AND THE MONEY KEPT ROLLING IN (AND OUT): Wall Street, the IMF, and the Bankrupting of Argentina

Paul Blustein, Author . Public Affairs $27.50 (304p) ISBN 978-1-58648-245-9

Argentina's economic boom in the 1990s made it a "poster-child" for the "Washington consensus" of market-oriented reform; when the currency, banking system, economy and a succession of governments all collapsed in 2001, the country became an object lesson in the pitfalls of that model. Journalist Blustein (The Chastening ) offers a fine postmortem of the debacle, from a more centrist perspective than the subtitle might suggest. The problem, he contends, lay in Argentina's unsustainable government deficits and its policy of tying the currency to a rigid exchange rate of one peso to the dollar, a measure that ended hyperinflation, but, when the dollar soared, eventually priced Argentinean products out of the market. He criticizes the International Monetary Fund and Wall Street not for imposing austerity, but for indulgently lending Argentina vast sums, despite warning signs, that saddled it with debt and delayed a necessary devaluation and loan restructuring. Blustein's discussion of Argentina's free trade policies and their effects on industry and employment is skimpier than it should be. But working from a colorful inside account of the decision-making processes of the IMF and international investors, he does an admirable job of elucidating the complexities of international finance, currency reform and debt, taking note of their consequences for ordinary people. (Feb. 1)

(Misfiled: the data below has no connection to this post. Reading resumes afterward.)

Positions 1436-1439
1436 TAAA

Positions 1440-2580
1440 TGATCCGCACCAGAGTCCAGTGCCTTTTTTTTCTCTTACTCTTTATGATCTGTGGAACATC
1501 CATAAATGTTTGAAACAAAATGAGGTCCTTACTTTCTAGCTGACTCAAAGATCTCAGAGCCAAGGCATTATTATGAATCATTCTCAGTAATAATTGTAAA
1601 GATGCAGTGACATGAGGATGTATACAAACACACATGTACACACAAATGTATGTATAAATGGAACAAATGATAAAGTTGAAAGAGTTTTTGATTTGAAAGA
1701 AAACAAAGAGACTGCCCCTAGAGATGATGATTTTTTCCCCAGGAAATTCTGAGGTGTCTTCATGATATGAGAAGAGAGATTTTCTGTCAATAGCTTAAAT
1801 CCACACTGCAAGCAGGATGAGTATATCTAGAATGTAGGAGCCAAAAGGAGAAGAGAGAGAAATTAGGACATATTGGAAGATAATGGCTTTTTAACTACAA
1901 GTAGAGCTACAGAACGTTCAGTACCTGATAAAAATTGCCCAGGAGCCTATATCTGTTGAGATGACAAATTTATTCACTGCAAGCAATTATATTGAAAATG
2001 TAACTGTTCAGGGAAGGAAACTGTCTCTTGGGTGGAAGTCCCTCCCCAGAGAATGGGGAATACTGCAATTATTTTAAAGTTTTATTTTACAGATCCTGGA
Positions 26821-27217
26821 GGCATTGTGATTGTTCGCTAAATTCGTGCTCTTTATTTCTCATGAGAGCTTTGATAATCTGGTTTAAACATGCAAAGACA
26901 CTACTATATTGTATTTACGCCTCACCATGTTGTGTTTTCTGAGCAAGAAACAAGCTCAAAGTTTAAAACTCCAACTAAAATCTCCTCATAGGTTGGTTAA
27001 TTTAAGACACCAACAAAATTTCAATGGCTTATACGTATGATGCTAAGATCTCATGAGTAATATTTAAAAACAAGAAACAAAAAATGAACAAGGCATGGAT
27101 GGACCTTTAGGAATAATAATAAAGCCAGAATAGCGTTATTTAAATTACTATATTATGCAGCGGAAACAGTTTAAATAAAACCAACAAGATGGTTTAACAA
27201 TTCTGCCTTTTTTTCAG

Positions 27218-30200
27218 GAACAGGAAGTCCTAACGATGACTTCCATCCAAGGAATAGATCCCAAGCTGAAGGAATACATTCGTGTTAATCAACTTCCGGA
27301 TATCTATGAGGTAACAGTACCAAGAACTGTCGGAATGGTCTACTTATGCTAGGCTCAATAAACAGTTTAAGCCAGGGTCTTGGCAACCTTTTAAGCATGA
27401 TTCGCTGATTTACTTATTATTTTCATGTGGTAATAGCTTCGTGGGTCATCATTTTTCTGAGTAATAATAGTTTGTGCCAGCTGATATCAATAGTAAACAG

Reviewed on: 01/10/2005
Release date: 02/01/2005
Paperback - 278 pages - 978-1-58648-381-4
Open Ebook - 304 pages - 978-1-58648-551-1
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